For brunch this Good Friday morning (thank God for some extra hours of sleep – work has been very tiring, including meetings in the evening; with that, and choir, and an invitation to a talk, I've been out late every workday this week): two hot cross buns, buttered, with a cup of coffee. (I will have fish for dinner this evening.)
It amuses me to calculate the price of these buns (bought yester-day, but baked in Hobart, at the excellent Jackman and McRoss bakery – the shopkeepers who sold them on to me told me they had had to have a second truckload sent up, since the day before they had sold thirty dozen packs!): each pack contains six buns, for a total cost of $9.95; so the two buns I ate had a value of $1.66.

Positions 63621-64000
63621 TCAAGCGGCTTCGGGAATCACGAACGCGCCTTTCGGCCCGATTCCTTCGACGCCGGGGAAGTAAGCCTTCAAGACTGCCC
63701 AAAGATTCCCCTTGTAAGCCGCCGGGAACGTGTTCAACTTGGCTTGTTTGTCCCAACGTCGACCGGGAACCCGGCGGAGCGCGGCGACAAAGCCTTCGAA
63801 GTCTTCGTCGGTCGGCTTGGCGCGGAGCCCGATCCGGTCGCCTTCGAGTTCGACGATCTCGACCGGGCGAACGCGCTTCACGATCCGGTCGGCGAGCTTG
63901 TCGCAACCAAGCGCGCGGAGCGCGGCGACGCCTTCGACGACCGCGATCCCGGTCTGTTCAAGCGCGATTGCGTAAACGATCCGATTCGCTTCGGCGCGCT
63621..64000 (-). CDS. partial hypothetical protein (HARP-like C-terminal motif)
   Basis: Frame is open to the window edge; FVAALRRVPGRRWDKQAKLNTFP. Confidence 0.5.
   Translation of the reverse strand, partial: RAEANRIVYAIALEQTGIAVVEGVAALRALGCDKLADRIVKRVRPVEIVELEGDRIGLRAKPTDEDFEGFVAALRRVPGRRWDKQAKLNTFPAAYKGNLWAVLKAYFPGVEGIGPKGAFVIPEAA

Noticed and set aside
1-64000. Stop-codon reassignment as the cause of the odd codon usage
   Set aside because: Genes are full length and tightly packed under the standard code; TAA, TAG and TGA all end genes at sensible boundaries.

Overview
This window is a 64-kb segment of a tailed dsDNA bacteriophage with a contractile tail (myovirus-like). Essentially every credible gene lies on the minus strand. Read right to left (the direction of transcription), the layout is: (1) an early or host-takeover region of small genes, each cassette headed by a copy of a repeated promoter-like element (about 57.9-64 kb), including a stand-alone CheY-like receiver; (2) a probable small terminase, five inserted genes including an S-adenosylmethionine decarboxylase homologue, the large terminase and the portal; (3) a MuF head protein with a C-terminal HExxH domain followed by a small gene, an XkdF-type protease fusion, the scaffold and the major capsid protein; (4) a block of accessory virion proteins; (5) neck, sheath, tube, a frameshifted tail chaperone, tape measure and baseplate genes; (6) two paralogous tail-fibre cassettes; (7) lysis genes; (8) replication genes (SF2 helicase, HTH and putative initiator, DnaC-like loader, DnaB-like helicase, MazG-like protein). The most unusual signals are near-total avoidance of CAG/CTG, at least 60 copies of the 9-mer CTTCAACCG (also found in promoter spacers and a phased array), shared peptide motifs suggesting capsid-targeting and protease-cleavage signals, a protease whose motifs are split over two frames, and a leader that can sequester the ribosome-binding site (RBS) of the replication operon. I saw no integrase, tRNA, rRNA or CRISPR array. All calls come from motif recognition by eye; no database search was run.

I see that a 1733 almanac mentions that hot cross buns indeed were then sold for one or two a penny; inflation – that wicked thing – has seemingly turned the price of one penny for one or two buns into $1.66 for two.
This, however, is on closer analysis not too bad: for when King Offa of Mercia introduced the silver penny into circulation in the eighth century, its mass was 22.5 "Tower" grains, equivalent to 15.8 troy grains, or almost exactly 1 gram; and one gram of silver costs 87 Australian cents. Hence, the price of a (silver) penny for one hot cross bun is actually about right, taking the long view.
(En passant, it would clearly be wicked to eat thirty, let alone sixty, hot cross buns, since their cost would amount to thirty silver pennies – the wages of Judas.)